vol 2, by George J. Hamwi† and T. S. Danowski (Prepared under auspices of the Committee on Professional Education of the American Diabetes Association, Inc.), 250 pp, $2.50, New York: American Diabetes Association, Inc., 1967.
Having 42 brief chapters by 47 contributors, this compact book on diabetes may well presage the ultimate, when pages, even paragraphs, are doled out one to an author. The multiplicity causes inevitable overlap, style variation, and disproportionate allotments to various facets of the subject. The four miniscule chapters on diagnostic tests could well be merged, while the meaty introductory chapters on pathophysiology and recent research would benefit from expansion.
The 42 accounts are grouped into eight sections. The absorbing "Introduction," comprising chapters on pathophysiology, research, epidemiology, genetics, and vascular disease, sets the tone for the rest of the book, which is neither esoteric nor folksy, but essentially middlebrow, aimed at the clinician who is interested in basic mechanisms as well as practical management. "Emergencies" comprises, in addition to the classical ketoacidosis and hypoglycemia, the less familiar hyperosmolar hyperglycemic coma and lactic acidosis. The three "problem" sections, discussing various problems and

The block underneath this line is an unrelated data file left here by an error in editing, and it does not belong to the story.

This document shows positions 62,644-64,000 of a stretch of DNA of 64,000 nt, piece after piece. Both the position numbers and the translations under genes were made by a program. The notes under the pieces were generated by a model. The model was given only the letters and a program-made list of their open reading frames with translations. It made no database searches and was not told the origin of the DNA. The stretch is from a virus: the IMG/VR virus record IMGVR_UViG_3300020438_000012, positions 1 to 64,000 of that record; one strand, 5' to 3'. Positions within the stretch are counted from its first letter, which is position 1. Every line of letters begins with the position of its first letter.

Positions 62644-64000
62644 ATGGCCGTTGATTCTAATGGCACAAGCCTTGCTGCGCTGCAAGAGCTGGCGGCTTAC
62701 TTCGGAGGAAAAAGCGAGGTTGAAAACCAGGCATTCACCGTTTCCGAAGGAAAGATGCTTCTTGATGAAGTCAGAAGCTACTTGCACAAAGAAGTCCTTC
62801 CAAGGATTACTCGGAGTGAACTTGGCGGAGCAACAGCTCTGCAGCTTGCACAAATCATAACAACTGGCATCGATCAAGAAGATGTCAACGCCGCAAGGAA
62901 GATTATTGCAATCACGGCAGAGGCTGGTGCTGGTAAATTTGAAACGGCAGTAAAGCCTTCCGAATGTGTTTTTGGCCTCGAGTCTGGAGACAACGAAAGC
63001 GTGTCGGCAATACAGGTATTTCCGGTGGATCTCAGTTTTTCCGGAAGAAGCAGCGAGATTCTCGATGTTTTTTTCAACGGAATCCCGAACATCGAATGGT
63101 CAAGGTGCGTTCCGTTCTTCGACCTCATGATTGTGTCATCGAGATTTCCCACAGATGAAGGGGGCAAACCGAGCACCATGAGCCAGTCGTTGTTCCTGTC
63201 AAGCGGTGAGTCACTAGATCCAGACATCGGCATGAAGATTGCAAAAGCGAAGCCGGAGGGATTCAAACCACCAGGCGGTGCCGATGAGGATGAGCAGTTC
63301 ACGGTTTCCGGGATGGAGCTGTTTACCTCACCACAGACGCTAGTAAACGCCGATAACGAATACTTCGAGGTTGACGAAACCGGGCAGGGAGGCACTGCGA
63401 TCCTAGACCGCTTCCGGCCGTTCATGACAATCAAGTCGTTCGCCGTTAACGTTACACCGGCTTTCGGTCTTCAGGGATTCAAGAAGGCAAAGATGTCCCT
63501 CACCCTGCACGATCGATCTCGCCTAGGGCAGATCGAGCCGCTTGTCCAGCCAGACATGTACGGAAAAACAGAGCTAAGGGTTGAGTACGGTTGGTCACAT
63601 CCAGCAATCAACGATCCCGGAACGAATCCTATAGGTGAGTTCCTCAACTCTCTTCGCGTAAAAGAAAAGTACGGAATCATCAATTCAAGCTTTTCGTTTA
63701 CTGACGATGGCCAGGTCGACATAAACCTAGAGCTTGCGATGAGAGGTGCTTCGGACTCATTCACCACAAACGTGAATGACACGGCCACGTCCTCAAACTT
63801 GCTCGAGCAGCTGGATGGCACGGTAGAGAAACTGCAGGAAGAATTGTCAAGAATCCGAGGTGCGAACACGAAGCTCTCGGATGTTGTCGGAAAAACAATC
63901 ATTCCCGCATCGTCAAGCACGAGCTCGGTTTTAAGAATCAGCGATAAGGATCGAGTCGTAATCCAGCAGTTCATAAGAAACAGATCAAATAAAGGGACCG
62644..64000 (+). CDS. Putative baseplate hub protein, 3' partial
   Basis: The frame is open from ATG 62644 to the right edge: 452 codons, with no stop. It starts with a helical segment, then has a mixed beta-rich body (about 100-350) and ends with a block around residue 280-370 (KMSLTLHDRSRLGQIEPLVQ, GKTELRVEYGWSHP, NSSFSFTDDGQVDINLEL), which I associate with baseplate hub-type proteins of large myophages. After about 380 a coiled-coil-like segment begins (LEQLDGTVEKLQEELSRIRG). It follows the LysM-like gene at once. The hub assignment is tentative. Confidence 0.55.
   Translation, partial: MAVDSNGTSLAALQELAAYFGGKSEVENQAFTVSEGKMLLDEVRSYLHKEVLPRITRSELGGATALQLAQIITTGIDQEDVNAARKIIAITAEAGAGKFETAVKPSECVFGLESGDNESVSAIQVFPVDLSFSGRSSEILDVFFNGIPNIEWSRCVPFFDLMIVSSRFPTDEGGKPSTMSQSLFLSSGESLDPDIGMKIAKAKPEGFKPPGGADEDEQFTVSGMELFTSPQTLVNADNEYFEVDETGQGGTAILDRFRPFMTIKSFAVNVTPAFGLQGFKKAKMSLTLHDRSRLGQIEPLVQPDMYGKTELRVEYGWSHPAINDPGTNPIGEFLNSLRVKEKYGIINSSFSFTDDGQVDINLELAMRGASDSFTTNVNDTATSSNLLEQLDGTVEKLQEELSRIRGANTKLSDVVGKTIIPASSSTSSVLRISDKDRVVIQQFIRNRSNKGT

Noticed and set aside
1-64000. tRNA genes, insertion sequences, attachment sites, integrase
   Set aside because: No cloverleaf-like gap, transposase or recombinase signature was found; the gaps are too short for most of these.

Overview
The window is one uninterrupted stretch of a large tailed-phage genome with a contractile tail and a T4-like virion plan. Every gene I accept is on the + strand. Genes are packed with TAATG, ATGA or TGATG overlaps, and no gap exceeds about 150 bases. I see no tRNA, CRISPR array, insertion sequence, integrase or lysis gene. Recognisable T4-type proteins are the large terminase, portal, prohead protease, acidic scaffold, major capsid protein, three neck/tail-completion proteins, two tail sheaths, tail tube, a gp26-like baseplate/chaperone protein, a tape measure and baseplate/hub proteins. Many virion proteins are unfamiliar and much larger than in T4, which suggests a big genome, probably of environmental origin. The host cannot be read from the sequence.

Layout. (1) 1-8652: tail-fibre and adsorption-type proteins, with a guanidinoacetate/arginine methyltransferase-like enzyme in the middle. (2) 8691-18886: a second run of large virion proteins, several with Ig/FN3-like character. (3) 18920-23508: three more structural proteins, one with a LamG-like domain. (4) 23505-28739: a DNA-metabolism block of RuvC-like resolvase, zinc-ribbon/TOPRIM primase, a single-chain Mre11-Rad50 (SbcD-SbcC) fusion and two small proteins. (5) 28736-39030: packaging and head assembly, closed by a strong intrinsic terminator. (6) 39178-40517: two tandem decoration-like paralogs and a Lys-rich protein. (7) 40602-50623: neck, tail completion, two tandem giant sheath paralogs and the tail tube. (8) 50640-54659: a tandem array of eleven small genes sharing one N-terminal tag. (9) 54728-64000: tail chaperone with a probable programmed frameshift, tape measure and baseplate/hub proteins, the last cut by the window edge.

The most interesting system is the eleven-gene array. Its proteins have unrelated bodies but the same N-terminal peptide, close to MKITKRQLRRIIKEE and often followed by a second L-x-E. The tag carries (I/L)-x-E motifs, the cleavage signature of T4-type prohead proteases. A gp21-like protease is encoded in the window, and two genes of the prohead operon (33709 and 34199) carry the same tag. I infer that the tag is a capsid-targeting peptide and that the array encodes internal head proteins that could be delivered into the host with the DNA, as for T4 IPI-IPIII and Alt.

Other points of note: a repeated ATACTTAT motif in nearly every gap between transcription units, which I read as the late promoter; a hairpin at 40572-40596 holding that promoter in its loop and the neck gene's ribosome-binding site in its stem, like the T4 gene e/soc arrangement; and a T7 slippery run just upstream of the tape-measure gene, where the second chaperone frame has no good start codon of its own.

Vaisrub S. Diabetes Mellitus: Diagnosis and Treatment. JAMA. 1968;203(10):897. doi:10.1001/jama.1968.03140100079037